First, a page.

An introduction to the methods, models, and approaches used by economists to analyze and interpret events and policies related to the overall operation of the economy. The course endeavors to make sense of unemployment, inflation, recessions, debt and deficits, economic growth, the expanding role of the Federal Reserve, and policies to provide stability to the economy. Additional attention is given to the making of economic policy in an era of globalization. Finally, students are exposed to multiple schools of thought regarding macroeconomic reasoning. Prerequisite: ACT math score of 19 or above; SAT math score of 460 or above; pass MATH 099; or Accuplacer Elementary Algebra test score of 85 or higher, or college-level math requirement with a minimum grade of "C-."

Prerequisite or corequisite: ENG 102.

 ECON 303 - INTERNATIONAL ECONOMICS AND GLOBALIZATION (3 credits)

An exploration of economic, political, and social effects of globalization. This is examined from the perspectives of trade, development, finance, and the environment. The first half of the course focuses on the impacts of international trade. This includes preferential trading relations, protectionism, global trade agreements, competitiveness, and possible conflicts between trade and social objectives. The second half of the course focuses on international monetary relations and regimes. This includes understanding the balance of payments, exchange rate determination, currency crises, and international debt. Prerequisites: MATH 140, MATH 141, or MATH 151with a minimum grade of "C-"; ECON 201; ECON 202 recommended.

 HIST 260 - HISTORY OF LATIN AMERICA GH1 (3 credits)

A survey of the major events, issues and themes of Latin American History from pre-Columbian times through the modern era. Tracing the development of political, cultural, social and economic institutions resulting from the interaction of New and Old World cultures, students reflect upon the diverse responses of peoples in the region to the impact of change. Through the study of the complexities of indigenous cultures, colonialism, nation-building and identity politics, and the impact of modernity and globalization, students learn how larger human processes impact this particular region of the world and how the challenges and achievements of Latin America today are reflected in the regions historical experiences.

 SPAN 101 - ELEMENTARY SPANISH I (3 credits)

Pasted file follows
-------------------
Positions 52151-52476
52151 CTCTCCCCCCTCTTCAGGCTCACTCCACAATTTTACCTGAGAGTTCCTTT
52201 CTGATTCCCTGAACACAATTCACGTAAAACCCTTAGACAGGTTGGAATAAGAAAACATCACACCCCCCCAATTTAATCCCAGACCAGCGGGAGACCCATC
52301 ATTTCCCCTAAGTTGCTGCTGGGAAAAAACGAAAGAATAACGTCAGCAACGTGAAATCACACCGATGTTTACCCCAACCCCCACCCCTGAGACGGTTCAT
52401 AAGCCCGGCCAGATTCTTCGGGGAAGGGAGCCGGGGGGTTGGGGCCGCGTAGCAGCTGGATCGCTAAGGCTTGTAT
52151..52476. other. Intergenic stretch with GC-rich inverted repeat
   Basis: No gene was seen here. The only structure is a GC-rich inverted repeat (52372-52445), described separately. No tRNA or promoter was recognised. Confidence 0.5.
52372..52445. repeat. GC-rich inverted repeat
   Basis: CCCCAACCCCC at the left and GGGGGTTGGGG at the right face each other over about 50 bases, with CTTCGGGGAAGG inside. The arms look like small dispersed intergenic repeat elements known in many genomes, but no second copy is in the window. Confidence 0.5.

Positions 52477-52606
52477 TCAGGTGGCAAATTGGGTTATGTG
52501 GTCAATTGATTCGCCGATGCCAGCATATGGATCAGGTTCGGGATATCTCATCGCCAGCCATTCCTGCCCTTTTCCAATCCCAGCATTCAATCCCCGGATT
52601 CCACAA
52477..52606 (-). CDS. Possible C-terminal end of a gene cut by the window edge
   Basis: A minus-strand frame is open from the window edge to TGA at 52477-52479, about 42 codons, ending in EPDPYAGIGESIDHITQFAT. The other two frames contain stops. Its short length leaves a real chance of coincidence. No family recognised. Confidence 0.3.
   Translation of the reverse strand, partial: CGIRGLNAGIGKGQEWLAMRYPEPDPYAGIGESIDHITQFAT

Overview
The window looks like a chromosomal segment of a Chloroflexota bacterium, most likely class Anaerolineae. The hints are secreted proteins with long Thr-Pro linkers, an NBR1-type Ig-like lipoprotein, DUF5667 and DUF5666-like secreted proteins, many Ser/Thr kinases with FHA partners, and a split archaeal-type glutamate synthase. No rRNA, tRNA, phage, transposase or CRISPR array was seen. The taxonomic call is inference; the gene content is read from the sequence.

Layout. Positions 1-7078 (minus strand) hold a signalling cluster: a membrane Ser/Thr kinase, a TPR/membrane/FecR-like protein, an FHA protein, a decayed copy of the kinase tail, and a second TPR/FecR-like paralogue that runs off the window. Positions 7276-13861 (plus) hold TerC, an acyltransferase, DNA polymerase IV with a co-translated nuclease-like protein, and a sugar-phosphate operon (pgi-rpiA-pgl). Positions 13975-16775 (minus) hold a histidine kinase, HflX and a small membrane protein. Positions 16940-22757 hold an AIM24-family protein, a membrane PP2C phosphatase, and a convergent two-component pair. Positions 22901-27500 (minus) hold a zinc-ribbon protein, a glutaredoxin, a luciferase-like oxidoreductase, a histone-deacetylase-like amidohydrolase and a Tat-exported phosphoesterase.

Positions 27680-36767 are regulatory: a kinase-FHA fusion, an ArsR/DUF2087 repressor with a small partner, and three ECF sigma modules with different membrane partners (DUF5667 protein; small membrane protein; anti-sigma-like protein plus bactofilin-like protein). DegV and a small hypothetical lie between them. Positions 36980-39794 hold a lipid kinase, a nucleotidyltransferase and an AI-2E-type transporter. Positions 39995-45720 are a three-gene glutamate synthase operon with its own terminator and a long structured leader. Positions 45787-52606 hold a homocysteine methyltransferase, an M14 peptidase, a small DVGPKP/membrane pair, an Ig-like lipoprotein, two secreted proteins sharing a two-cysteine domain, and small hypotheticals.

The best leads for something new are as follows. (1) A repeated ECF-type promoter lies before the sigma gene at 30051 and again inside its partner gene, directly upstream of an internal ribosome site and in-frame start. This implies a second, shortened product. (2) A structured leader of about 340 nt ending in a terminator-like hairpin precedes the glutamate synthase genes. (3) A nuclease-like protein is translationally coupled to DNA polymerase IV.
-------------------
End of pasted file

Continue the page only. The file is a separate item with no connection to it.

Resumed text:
An introduction to essentials of the Spanish language: comprehension, speaking, reading, and writing. Reserved for students with less than two years of high school Spanish.

 SPAN 102 - ELEMENTARY SPANISH II (3 credits)

A continuation of SPAN 101. Prerequisite: SPAN 101 or equivalent.

 SPAN 254 - INTERMEDIATE SPANISH I (3 credits)

A continuation of SPAN 102. A grammar review and extensive practice in conversation, reading, and writing. Prerequisite: SPAN 102 or equivalent (two years or more of high school Spanish).

 SPAN 255 - INTERMEDIATE SPANISH II (3 credits)

A continuation of SPAN 254. Further practice and development of speaking, reading, and writing skills. Prerequisite: SPAN 254 or equivalent.

 SPAN 341 - LATIN AMERICAN CIVILIZATION AND CULTURE (3 credits)

An introduction to the general trends of Latin American civilization, culture and the national character, as expressed in everyday life in the various countries of Latin America. Includes pre-Columbian history to the present. Conducted in Spanish. Prerequisite: SPAN 255 or equivalent.

Latin America is a complex and diverse region that resulted from the encounter of indigenous societies, European colonizers, and African peoples. Latin America today is one of the most dynamic regions in the world in terms of economic growth, political interaction with the U.S., and the preservation of natural and cultural resources.

The minor in Latin American Studies provides students an opportunity to study this field from a variety of disciplinary angles. By employing the tools of various disciplines, including art and art history, history, Spanish, geography and others, students can begin the process of understanding these fascinating peoples and nations. The increasing interdependence of the Americas demands that students gain as much exposure as possible to the issues and forces related to the constantly changing relationships between the United States and Latin America.

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Faculty & Staff

Faculty

Associate Dean of the Business School, Professor of Business Administration
BA Brigham Young University, MA, PhD Michigan State University
Phone: 970.943.2610
Office Location: Borick Business Building 243